Today I continue my countdown to the release of Angela Marsons’ Dead Souls with a look back to book 2 in the Kim Stone series. In February I had the absolute pleasure of being part of the blog tour for the paperback release of Evil Games. It was the premiere of a revamped and extended review and I think I may have been a bit gushing with the #BookLove. But you know what? I stand by my gushiness as I absolutely loved this book.
The Official Book Blurb
The greater the Evil, the more deadly the game…
When a rapist is found mutilated in a brutal attack, Detective Kim Stone and her team are called in to bring a swift resolution. But, as more vengeful killings come to light, it soon becomes clear that there is someone far more sinister at work.
With the investigation quickly gathering momentum, Kim finds herself exposed to great danger and in the sights of a lethal individual undertaking their own twisted experiment.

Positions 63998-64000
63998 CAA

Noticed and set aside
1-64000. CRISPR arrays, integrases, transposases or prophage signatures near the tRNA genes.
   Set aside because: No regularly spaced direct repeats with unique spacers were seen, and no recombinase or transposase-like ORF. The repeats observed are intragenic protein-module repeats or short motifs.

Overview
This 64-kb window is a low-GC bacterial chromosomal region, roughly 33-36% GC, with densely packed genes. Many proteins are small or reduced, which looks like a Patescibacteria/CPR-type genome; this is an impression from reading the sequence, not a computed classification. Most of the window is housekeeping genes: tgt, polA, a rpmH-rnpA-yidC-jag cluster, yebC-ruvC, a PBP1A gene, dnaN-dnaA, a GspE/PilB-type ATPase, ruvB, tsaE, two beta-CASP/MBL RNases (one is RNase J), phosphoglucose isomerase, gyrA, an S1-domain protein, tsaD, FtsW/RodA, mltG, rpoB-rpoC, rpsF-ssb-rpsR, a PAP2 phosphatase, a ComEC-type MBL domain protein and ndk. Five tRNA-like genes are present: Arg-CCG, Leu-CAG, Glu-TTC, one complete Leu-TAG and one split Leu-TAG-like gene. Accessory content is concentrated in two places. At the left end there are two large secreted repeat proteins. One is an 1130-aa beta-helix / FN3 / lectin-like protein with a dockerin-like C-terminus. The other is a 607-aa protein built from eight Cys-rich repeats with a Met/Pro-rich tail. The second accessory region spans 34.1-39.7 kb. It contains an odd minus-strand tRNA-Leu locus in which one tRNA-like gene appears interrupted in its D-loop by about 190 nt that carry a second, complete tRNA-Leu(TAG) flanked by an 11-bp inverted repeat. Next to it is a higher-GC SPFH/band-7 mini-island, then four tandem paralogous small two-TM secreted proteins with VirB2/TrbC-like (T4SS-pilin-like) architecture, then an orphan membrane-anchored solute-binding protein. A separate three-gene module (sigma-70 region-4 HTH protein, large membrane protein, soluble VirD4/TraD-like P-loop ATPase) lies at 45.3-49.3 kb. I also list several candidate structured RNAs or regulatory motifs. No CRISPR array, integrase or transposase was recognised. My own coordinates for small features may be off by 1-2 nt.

Up against a sociopath who seems to know her every weakness, for Detective Stone, each move she makes could be deadly. As the body count starts to mount, Kim will have to dig deeper than ever before to stop the killing. And this time – it’s personal.
If by some chance you missed the review the first time around, it can be found in full below. However if you want the abridged version here you go:
I THIS BOOK
Short and sweet no? The slightly less short version is here:
I THIS BOOK
There. Now that is out of the way, you will be pretty clear about what is to come in this review.
From the minute I started reading Silent Scream, I knew that I had found an author here who had captured my imagination. I won’t lie. I was first drawn to the series because Angela Marsons was a local author and the books were set in the town I went to Uni, so I knew it pretty well. I am so very glad I found the series because since book one I have never looked back.